QuickPanel: Women in Tech
This year more women than men enrolled in Berkeley’s introduction to computer science course, for almost certainly the first time ever. It’s encouraging news; women are exceedingly underrepresented not only in computer science but in tech in general. To coincide with this month’s observation of Women’s History Month, we asked some women who are UX experts about their experiences working in technology.
What will have to change for more women to not only go into tech fields, but stay in them?
Irene Au: The media needs to start portraying people in tech differently, so that young women and girls can more easily see themselves working in these fields. The rise of the information age led to increased portrayal of computer scientists as young, white, male nerds, which has contributed significantly to the steady decline of women in computer science since its peak in 1984.
To get more women in tech, we need more women in tech. We can break this chicken-egg problem by changing the way the media portrays tech workers, by showcasing a variety of women who work in tech (not just the usual two or three who might be CEOs or COOs of large consumer internet companies), their journeys, and how they manage their lives. Leaders at tech companies must genuinely believe that gender diversity is important and model behavior that fosters an environment that is friendly toward women and diversity.
We also need great teachers to inspire and motivate more kids (not just girls) to pursue computer science. The biggest hurdle is the lack of qualified teachers. Nine out of ten schools don’t even offer computer programming classes. In 33 of 50 states, computer science doesn’t count towards high school graduation math or science requirements, so even if kids want to learn how to code, there is little incentive to do that on top of their regular requirements. These systemic issues have to change.
As is the case with any field dominated by men, there are overt and hidden biases that can drive women away from the field. Education efforts such as those offered by the Level Playing Field Institute (LPFI) help heighten awareness of what those biases are and how to avoid them. Unfortunately, the people who most need to receive such training are the least likely to engage with it.
Brenda Laurel: I have two observations. First, girls tend to fall off the math-science-tech wagon in sixth or seventh grade. After that, it is much more difficult to engage them in tech. Part of this is social (although that aspect is diminishing, I think, these days). But part of it is also a deeper identity construction. How can tech become a vehicle as available as writing or art for self-expression or passions regarding to change? This needs to be revealed in sixth or seventh grade. Also, the movement from arithmetic and science into the abstract world of mathematics and computation is abrupt at the beginning of middle school. We need to provide bridges between the natural and social worlds to the world of abstract, symbolic thinking.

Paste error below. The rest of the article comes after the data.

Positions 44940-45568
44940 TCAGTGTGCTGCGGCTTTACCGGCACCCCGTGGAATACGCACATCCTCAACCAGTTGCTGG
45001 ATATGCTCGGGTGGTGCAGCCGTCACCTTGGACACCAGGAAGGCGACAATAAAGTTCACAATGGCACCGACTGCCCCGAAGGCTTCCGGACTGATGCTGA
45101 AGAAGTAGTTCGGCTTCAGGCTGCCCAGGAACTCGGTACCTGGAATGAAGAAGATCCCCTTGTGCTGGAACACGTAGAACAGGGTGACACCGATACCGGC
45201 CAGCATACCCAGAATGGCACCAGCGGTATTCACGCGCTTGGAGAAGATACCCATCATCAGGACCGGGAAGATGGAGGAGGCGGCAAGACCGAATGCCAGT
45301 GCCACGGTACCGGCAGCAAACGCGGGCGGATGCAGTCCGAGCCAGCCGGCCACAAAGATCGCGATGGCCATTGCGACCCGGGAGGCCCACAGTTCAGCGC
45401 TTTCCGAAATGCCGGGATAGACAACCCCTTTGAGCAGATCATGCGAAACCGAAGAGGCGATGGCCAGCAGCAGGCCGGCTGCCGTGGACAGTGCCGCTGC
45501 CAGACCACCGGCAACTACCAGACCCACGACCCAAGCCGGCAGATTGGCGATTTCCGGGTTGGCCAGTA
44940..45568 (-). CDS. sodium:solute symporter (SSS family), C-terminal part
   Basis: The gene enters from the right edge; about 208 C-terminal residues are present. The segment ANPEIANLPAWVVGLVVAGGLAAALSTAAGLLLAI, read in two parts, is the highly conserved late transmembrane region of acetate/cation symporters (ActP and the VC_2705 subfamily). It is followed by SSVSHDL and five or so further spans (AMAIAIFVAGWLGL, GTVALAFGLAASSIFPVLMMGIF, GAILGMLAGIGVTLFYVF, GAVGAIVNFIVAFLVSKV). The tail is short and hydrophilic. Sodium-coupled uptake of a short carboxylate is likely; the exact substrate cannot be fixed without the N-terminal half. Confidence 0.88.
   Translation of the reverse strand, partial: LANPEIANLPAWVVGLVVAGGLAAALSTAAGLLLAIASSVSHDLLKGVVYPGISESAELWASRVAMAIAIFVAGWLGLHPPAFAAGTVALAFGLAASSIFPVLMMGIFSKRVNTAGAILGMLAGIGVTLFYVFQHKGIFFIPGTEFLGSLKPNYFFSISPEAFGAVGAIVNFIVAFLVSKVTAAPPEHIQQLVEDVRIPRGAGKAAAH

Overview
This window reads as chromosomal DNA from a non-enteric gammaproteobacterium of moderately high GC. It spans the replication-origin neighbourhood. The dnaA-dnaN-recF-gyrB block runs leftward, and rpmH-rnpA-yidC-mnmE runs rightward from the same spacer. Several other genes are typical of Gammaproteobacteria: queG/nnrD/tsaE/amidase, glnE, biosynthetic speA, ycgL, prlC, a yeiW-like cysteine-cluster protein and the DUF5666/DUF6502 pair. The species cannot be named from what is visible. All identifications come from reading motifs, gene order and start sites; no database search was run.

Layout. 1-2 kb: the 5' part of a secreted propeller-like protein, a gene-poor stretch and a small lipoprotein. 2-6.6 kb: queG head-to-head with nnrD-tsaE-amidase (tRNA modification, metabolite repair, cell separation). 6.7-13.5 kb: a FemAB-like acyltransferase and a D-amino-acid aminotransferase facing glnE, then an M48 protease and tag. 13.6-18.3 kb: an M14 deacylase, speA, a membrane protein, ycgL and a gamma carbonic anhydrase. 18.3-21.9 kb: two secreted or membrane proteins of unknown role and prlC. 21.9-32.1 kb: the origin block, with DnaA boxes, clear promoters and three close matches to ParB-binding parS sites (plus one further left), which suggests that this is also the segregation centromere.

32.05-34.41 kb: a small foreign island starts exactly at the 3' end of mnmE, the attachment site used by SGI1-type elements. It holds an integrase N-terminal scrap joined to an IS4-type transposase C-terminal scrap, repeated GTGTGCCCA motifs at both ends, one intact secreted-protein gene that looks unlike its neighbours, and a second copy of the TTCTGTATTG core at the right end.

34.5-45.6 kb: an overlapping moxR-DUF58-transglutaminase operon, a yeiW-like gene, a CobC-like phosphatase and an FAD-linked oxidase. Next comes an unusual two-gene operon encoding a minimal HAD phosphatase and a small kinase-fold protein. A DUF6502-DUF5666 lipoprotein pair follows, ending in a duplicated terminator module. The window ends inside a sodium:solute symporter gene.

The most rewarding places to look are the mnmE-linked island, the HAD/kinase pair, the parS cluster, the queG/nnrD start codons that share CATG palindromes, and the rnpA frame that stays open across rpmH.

Second, in my experience, female-identified designers tend to be more willing to climb a steep learning curve for a valuable outcome rather than for the sake of mastery alone. One of the things that needs to happen is the foregrounding of outcomes in the teaching of computer science. For example, the upsurge of female-identified authorship in narrative games comes from the unique outcomes that the form provides. In biochemistry and other scientific endeavors, female-identified designers tend to be more engaged when the outcome is, say, curing a disease or understanding a biological process than when it is simply to write elegant code.
Christina Wodtke: We form models of what is possible and acceptable when we see people like us in those roles, from technology to life sciences. While there is indeed a chicken-and-egg problem of “there are no women so there are no women,” we can address it by taking the small number of women we have and making them a lot more visible. We need the women to speak at conferences, give interviews, and generally be seen. For that to happen, conferences, reporters, and VCs have to work hard to make sure they are creating opportunities for women to be seen in important roles. Otherwise we sacrifice a generation of great minds that might solve our toughest problems.
Getting them to stay tech is going to be a lot harder. Women can’t solve it alone. It starts early, in high school, where girls are ostracized for being in the wrong class and having the “wrong” interests. This sums up the typical hazing a competent girl will go through, and is a template for how many companies treat women. The recent story on Julie Ann Horvath’s GitHub experience reads remarkably similar. Even when they are not actively being hit on or threatened, women are ignored, told they are talking too much, have their ideas discarded, and are regarded as mate potential rather than valuable employees. It will take effort by everyone, men and women, to change the environment.